Brazil is poised to move to the forefront of the next era of wireless growth and has a tremendous opportunity to take advantage of the convergence of computing and communications, said Ron Smith, Intel Corporation senior vice president and general manager, Wireless Communications and Computing Group. Smith made the comments at Futurecom 2002, the largest telecommunications industry show in Latin America.Source : Intel
"The wireless industry is on the verge of the next major advance - the convergence of voice and data - when all computers will communicate and all communication devices will compute," said Smith. "With its infrastructure, innovative designs and local software expertise, Brazil is well positioned to take advantage of an industry in transition and can emerge as a forerunner in the wireless arena."
Despite the current economic downturn, the data intensive wireless market segment (2.5G and 3G) is rapidly growing in Brazil and throughout Latin America. According to Pyramid Research, the customer base is expected to have a compounded annual growth rate of approximately 105 percent in Latin America over the next four years, from 1.2 million subscribers this year to around 22 million subscribers in 2006. It is expected to generate $5.8 billion in revenues by 2006, including 2G data subscribers, according to Pyramid Research.
The communications industry is in a state of transition from closed proprietary system designs to standards-based, open architectures, said Smith. This sets the stage for the next big growth surge for Brazilian carriers, handheld and phone makers, and independent software vendors looking to make a significant, global impact by bringing new applications and services to the wireless industry.
Gradiente Selects Intel
Separately, Intel announced that Gradiente has selected Intel technology to power its future PDA designs. One of the designs is a converged handheld device with PDA capabilities coupled with integrated communication capabilities for 2.5G GSM/GPRS. Gradiente, one of Brazil's largest consumer electronics manufacturers, joins a growing list of leading Brazilian PDA makers, including Itautec and Metron, and major multinational corporations, such as HP and Toshiba, to select Intel's high-performance, low-power processors.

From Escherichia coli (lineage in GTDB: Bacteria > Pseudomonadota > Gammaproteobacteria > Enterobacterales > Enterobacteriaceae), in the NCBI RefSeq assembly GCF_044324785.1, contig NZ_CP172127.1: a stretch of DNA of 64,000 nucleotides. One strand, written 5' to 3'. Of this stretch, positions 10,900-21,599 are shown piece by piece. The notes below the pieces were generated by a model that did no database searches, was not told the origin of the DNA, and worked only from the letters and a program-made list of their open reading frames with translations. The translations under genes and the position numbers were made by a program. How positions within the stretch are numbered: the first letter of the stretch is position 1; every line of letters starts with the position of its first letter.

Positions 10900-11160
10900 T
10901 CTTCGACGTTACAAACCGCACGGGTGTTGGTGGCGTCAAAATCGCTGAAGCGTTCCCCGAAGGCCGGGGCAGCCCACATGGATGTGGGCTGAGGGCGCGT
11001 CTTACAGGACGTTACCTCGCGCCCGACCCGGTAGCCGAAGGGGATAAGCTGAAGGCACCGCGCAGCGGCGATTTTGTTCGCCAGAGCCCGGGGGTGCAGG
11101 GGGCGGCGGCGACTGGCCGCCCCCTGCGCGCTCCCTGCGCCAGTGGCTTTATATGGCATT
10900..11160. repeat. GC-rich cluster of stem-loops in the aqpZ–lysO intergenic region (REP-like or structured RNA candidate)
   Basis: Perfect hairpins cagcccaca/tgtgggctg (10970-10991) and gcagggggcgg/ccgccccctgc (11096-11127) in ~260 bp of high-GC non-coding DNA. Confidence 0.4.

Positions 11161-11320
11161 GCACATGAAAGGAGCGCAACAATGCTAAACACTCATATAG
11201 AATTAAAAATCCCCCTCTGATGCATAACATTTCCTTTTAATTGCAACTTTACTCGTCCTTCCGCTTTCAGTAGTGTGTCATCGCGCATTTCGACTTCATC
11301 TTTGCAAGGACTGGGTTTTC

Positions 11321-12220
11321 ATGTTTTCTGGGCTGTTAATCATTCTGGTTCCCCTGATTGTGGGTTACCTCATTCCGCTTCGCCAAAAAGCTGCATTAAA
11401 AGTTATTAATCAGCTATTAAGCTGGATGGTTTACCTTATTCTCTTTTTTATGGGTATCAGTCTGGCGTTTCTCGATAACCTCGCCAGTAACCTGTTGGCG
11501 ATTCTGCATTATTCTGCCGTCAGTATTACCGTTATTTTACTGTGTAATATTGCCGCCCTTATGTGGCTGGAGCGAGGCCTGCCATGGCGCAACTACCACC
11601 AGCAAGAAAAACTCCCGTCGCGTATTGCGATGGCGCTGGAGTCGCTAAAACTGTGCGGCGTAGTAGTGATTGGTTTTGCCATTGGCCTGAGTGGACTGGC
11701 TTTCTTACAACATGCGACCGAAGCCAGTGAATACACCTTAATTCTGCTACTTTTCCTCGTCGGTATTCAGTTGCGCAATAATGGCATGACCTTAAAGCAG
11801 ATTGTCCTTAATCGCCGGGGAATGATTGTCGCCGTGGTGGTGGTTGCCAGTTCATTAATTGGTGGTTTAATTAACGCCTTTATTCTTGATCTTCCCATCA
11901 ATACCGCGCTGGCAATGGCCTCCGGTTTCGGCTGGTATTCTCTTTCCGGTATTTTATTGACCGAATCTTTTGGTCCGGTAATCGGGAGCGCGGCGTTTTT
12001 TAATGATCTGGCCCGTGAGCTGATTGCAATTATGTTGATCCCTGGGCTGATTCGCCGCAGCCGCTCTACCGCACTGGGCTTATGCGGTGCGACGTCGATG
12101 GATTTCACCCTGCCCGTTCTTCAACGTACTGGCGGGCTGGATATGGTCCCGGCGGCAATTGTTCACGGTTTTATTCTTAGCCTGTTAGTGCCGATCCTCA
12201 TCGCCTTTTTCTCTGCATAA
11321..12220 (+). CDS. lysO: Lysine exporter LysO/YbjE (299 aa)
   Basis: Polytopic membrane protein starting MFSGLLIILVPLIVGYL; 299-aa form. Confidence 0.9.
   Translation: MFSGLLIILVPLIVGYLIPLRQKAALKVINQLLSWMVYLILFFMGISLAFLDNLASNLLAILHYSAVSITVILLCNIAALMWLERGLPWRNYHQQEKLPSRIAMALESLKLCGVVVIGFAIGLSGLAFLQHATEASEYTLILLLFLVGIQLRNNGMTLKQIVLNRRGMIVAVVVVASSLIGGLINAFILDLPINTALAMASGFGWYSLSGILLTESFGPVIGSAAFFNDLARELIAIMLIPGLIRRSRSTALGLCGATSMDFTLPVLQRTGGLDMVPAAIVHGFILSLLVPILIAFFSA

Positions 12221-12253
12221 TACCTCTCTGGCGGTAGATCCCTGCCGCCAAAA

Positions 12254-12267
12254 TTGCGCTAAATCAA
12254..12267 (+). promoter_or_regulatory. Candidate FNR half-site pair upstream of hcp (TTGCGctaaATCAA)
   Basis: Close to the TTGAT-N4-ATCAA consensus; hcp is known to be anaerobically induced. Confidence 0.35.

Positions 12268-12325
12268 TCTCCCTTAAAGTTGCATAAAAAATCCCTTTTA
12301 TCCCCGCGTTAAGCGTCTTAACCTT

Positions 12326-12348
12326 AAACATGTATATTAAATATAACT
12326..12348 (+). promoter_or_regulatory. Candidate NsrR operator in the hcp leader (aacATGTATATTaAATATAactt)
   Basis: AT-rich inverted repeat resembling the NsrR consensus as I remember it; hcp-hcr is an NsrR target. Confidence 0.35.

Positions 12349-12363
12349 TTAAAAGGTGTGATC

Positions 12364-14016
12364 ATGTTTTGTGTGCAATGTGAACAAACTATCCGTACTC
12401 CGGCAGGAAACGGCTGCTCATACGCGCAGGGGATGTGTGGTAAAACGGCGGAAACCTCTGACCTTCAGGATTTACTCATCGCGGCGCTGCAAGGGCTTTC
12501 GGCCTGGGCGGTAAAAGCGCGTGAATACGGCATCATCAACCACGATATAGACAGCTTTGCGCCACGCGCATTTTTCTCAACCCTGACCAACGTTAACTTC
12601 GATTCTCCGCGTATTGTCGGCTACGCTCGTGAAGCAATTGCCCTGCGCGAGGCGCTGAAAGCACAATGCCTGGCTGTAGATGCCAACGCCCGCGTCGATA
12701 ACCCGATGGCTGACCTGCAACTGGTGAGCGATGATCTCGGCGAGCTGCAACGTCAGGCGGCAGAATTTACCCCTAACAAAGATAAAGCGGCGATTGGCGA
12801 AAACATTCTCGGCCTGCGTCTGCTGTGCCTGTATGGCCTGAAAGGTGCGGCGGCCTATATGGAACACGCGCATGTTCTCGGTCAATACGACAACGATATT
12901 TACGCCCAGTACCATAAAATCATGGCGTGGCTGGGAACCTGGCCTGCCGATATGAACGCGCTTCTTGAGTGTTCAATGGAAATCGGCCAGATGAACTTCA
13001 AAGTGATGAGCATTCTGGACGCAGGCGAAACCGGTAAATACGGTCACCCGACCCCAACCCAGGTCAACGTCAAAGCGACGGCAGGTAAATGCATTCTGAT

"Consumers want to access the Internet, share information and stay connected wherever they go, and that puts significant processing demands on their PDAs and wireless devices," said Charles Hong, superintendent of new business at Gradiente. "These demands will only increase over time. The Intel PXA250 processor offers the right balance of power and performance to provide a compelling user experience."
New Intel Wireless Competence Network in Brazil
Intel also said it would be opening a network of research and development competence centers at key Brazilian universities and institutions in an effort to create a community of researchers specializing in wireless technology. The new Wireless Competence Network (WCN) further extends Intel's extensive involvement in Brazil and is designed to provide training and support for the development of products and services based on the Intel® Personal Internet Client Architecture.
The WCN will research areas such as mobile application environments, location-based services, streaming video, mobile commerce, heterogeneous roaming and 3G wireless networks. The first WCN members will be located at the University of Sao Paulo and Universidade Estadual Paulista (UNESP) located in Bauru. The network will likely expand to more sites in the future.
Intel Sees Brazil Moving To Forefront Of Wireless Industry
Posted on Tuesday, Oct 29 2002 @ 10:47 CET by Thomas De Maesschalck